A white powder made for use as a leavening agent which is added as an ingredient when preparing many different types of baked goods that will have thin shells or crusts such as puff pasteries, flat breads, crackers, and some cookies. Ammonium Biocarbonate is typically used with smaller baked goods that can quickly disperse and evaporate the ammonia gas as it builds up within the baked item. During the baking process, an ammonia aroma may be present, but it will not remain and will not be noticed in the baked goods when they are eaten. The result of using Ammonium Bicarbonate is a baked good that will have an light, airy, crispy, and somewhat fluffy texture. The term Ammonium Bicarbonate
is actually an old term that is now more commonly referred to and replaced in recipes with the substance known as baking powder
or baking soda
. However, the use of actual Ammonium Bicarbonate substance is still preferred by some who want a lighter or crispier texture than can be achieved by using baking powder or soda. It may also be used as a substitute to remove the alkaline-like flavor that at times occurs in some baked goods when baking powder or baking soda is added. Many older European and Scandinavian recipes may use the term Baker's Ammonia
instead of Ammonium Biocarbonate when referring to this substance. It is also often referred to as Hartshorn or Harts Horn
which is a substance that is removed from deer antlers. It is important to understand that Ammonia and leaving agents such as Baker's Ammonia, baking powder or baking soda are not the same as household ammonia which is a poisonous substance and should not be used with foods or baked goods.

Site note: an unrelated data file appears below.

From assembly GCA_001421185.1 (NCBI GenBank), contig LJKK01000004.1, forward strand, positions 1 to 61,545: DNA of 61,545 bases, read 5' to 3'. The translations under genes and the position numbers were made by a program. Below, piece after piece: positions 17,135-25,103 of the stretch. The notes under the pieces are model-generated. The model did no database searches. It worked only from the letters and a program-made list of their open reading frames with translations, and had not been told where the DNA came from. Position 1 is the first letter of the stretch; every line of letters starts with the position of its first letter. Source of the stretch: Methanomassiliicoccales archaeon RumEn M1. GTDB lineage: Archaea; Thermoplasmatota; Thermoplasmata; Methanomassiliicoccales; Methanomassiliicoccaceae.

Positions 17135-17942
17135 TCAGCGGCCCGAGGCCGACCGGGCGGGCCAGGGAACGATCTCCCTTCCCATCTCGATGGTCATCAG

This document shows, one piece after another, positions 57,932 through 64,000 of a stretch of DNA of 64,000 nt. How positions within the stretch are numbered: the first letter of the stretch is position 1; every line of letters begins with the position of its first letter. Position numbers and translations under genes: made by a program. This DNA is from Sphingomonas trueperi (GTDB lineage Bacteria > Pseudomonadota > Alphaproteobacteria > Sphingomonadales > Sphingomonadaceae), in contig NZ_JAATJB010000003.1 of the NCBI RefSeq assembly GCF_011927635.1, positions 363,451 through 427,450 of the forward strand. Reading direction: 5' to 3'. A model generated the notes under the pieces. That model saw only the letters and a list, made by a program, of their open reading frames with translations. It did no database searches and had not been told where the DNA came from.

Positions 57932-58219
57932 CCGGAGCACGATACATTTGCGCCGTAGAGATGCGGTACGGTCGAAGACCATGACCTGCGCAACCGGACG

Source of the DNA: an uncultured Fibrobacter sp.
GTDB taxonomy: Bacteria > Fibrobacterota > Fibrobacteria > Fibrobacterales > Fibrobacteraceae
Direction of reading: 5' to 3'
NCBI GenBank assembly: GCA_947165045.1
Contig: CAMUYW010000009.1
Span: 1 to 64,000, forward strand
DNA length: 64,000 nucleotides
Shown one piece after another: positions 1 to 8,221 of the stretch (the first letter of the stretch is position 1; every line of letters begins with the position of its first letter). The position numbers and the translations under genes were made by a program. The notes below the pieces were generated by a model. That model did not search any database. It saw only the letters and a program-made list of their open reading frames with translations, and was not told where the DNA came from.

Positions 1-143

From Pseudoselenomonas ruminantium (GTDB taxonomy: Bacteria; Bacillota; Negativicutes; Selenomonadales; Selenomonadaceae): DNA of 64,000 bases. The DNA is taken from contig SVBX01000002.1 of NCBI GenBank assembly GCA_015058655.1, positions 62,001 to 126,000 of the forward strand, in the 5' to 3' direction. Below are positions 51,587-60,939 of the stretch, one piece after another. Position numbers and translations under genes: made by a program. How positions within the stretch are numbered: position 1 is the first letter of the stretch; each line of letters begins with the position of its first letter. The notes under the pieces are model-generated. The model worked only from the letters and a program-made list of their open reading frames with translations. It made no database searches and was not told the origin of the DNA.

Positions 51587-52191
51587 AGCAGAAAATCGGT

Ammonium Biocarbonate is activated when it is added to a dough or batter mixture and warms to room temperature or is baked, since heat is the catlyst to activate the chemical reaction and the gases. The chemical reaction releases an ammonia gas that causes the baked goods to rise. Ammonium Biocarbonate should be stored in an airtight sealed container such as a glass jar with an airtight lid. When properly stored in a cool dry area, Ammonium Bicarbonate can last for several years. If stored in a warm or damp area where air can reach the powder, this substance begins to clump together as the particles go through a chemical reaction, which will affect the flavor adversely when baked goods use the air-exposed Bicarbonate. In addition, when exposed to air, the Ammonia may begin to evaporate from the powdered Bicarbonate substance. When a recipe suggests the use of Ammonium Bicarbonate, equal amounts of baking powder can be substituted if necessary.
To determine if Bicarbonate is still active, add a spoonful of the powder to a cup containing lemon juice or vinegar and see if it fizzes. Stale Ammonium Bicarbonate will be flat and will not fizz when combined with the vinegar or lemon juice.